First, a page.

Royal Tern

Look For

The large (18 to 21 inches long) and striking royal tern is easily recognized by its size, white body, pale gray wings, crested black cap, and orange bill. The only bird it may be confused with is the even larger Caspian tern, but that bird has a blood-red bill and no visible crest. Royal terns are graceful fliers for their size. Slim, with long, pointed wings and a wingspan that reaches nearly 4 feet, they have delicate, deeply forked tails and are well designed for life on the wing.

Listen For

They are noisy while feeding and foraging, issuing their loud keet-keet or kir-reet calls constantly, a habit that makes them very difficult to overlook. If there’s a royal tern in the vicinity, it usually gets noticed.

Find It

Royal terns are almost always associated with salt water, so inland records are rare. This species, unlike some other terns, is more likely to forage near the shore, usually over breaking waves and pounding surf, and in quiet inlets and bays. After breeding, royal terns may wander up the Atlantic coast and are sometimes found as far north as Cape Cod, Massachusetts.

Feeding Behavior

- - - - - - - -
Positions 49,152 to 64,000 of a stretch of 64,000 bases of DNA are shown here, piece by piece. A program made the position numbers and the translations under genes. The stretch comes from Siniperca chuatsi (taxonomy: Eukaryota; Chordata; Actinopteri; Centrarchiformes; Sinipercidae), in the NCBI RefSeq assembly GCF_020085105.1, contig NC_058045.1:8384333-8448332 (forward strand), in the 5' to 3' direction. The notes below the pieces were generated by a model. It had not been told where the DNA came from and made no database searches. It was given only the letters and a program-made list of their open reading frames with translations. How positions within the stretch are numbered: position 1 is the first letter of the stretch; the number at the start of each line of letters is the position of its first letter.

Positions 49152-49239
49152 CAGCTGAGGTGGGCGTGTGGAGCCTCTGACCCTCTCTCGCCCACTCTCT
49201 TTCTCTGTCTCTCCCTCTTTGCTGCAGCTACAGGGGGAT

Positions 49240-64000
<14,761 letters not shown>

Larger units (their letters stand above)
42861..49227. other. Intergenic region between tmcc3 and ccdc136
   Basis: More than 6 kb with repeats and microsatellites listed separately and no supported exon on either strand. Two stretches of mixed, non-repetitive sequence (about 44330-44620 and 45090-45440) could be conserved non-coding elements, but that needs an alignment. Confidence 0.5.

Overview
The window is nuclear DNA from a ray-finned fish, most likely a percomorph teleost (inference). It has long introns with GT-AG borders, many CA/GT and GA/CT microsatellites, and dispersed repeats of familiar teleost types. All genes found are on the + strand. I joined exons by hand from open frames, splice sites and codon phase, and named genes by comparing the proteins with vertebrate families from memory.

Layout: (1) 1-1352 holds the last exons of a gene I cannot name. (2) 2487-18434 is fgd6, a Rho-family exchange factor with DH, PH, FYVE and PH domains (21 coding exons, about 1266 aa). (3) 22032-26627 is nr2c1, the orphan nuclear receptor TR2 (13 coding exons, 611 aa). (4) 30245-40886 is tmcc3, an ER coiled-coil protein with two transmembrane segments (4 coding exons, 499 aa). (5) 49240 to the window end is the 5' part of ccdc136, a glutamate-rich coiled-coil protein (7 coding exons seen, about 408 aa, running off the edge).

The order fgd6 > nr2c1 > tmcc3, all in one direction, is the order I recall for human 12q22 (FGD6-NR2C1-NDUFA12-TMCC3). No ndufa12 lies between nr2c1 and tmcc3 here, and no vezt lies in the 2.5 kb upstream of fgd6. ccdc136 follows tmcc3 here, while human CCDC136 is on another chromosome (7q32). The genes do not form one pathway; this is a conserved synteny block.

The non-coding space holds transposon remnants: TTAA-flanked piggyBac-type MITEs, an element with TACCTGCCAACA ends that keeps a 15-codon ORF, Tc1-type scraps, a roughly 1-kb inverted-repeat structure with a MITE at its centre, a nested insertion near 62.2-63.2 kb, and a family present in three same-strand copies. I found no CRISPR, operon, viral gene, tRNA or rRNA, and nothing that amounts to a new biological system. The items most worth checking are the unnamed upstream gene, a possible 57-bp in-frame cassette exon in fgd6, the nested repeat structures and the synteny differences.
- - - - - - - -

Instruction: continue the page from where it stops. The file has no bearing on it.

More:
Royal terns subsist primarily on small fish, four inches or less in length, which they seize by hovering in the air and then diving into the water below. Crabs are another favorite food, as are oysters. Sometimes royal terns will fly close to the sea’s surface, scouting for schools of small fish and then dipping their bills repeatedly into the water to secure their meal.

Nesting Behavior

Royal terns are colonial nesters and usually opt for a sandy site on an offshore island, where hundreds or even thousands of pairs congregate in such close proximity that the nests are nearly touching. Each nest is merely a depression in the sand. Both parents incubate the single egg (there are occasionally two), which hatches at four to five weeks. When the young can move about on their own, two or three days after hatching, they join as many as 10,000 other tern youngsters in a sort of avian day-care center that ornithologists call a crèche. Families recognize each other by sound, and each chick is fed only by its own parents. The young royal terns do not achieve full independence until they are nearly eight months old.

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